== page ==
8. I cut out a new, lower neckline from just the front piece of fabric.

men's button down shirt to women's tank top refashion tutorial

9. Now that I had two piece, front and back, that were exactly the way I wanted them, I could actually start sewing!
10. With right sides together, pin your pieces together at the sides.
11. And also at the shoulders.
12. Sew both sides and shoulders with a straight stitch, and run a zig zag stitch along the outside to keep it from fraying (or trim with pinking shears!)

men's button down shirt to women's tank top refashion tutorial

13. Now it's time to use bias tape to face your arm holes and neckline. This is a pretty confusing process, but I'll attempt to do my best to explain it!
14. First, you'll pin bias tape around the outside of your neckline and arm holes, pinning your bias tape to the right side of the fabric.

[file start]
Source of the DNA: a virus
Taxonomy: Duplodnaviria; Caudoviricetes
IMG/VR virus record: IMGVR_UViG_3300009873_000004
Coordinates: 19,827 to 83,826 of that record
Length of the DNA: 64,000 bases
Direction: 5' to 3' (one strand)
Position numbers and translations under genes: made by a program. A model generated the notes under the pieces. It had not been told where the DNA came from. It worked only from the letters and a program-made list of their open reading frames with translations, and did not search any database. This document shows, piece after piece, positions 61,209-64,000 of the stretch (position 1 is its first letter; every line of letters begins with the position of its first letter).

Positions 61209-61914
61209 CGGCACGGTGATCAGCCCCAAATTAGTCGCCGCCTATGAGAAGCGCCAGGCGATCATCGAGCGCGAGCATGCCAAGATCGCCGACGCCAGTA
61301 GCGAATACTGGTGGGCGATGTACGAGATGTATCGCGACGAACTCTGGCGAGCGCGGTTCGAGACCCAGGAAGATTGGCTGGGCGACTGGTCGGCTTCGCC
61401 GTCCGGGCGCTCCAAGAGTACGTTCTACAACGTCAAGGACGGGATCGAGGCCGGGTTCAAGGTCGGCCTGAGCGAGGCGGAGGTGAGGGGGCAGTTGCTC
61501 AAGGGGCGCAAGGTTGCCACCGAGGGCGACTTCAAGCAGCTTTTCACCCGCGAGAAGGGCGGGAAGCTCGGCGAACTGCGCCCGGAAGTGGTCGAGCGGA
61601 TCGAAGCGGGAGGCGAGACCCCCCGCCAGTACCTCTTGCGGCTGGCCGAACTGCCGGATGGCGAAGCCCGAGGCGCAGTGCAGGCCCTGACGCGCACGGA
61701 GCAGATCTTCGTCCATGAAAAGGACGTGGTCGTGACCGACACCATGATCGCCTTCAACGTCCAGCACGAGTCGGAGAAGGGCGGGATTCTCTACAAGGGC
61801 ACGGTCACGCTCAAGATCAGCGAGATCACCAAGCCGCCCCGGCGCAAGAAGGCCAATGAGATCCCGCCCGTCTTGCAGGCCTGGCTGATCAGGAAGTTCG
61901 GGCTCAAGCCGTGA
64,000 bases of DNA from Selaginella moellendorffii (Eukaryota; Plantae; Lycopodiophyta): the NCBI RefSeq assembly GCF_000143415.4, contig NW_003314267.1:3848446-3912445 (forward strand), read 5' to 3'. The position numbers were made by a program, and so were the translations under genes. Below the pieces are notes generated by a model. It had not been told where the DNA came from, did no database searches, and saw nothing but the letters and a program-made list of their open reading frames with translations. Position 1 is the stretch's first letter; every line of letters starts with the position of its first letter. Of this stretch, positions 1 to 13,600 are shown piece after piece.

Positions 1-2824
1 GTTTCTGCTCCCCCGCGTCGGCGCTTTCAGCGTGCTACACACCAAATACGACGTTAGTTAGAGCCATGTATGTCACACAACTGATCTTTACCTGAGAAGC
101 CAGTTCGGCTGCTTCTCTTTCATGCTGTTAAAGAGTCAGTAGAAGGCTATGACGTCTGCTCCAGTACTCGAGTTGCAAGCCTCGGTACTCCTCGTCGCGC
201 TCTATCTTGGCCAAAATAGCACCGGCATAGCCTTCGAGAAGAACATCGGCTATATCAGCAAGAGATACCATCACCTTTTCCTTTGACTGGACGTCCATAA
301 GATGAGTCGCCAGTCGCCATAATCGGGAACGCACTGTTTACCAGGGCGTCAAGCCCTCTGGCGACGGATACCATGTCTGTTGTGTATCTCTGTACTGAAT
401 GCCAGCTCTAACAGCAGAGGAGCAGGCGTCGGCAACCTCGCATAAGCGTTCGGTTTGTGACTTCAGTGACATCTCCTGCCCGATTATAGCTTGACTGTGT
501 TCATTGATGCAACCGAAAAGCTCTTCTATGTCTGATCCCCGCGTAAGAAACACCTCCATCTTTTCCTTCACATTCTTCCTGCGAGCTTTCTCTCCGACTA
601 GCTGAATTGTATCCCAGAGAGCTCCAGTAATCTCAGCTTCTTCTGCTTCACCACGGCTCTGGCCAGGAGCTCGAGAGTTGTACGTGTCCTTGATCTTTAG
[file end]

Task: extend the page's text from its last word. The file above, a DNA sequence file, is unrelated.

15. Next, sew your bias tape down along the outside using a straight stitch.
16. Now you'll have something that looks like the picture above, with bias tape sewn down on the very outside edge of the right side of your fabric. Confused yet?

men's button down shirt to women's tank top refashion tutorial

17. Now you're going to fold your bias tape over onto the wrong side of the fabric, folding the edge under.
18. Pin it all down, really really well!
19. Sew your bias tape down on the wrong side (inside of your garment). This will leave your with nice clean hems on the outside, like pictured above.
20. Iron your bias tape down, and you're done!

men's button down shirt to women's tank top refashion tutorial

Hope you enjoyed our tutorial! If you make one of your own please send us a picture. we always love to see your creative works. Bonus points if you can find that exact same Aeropostal shirt to refashion!

men's button down shirt to women's tank top refashion tutorial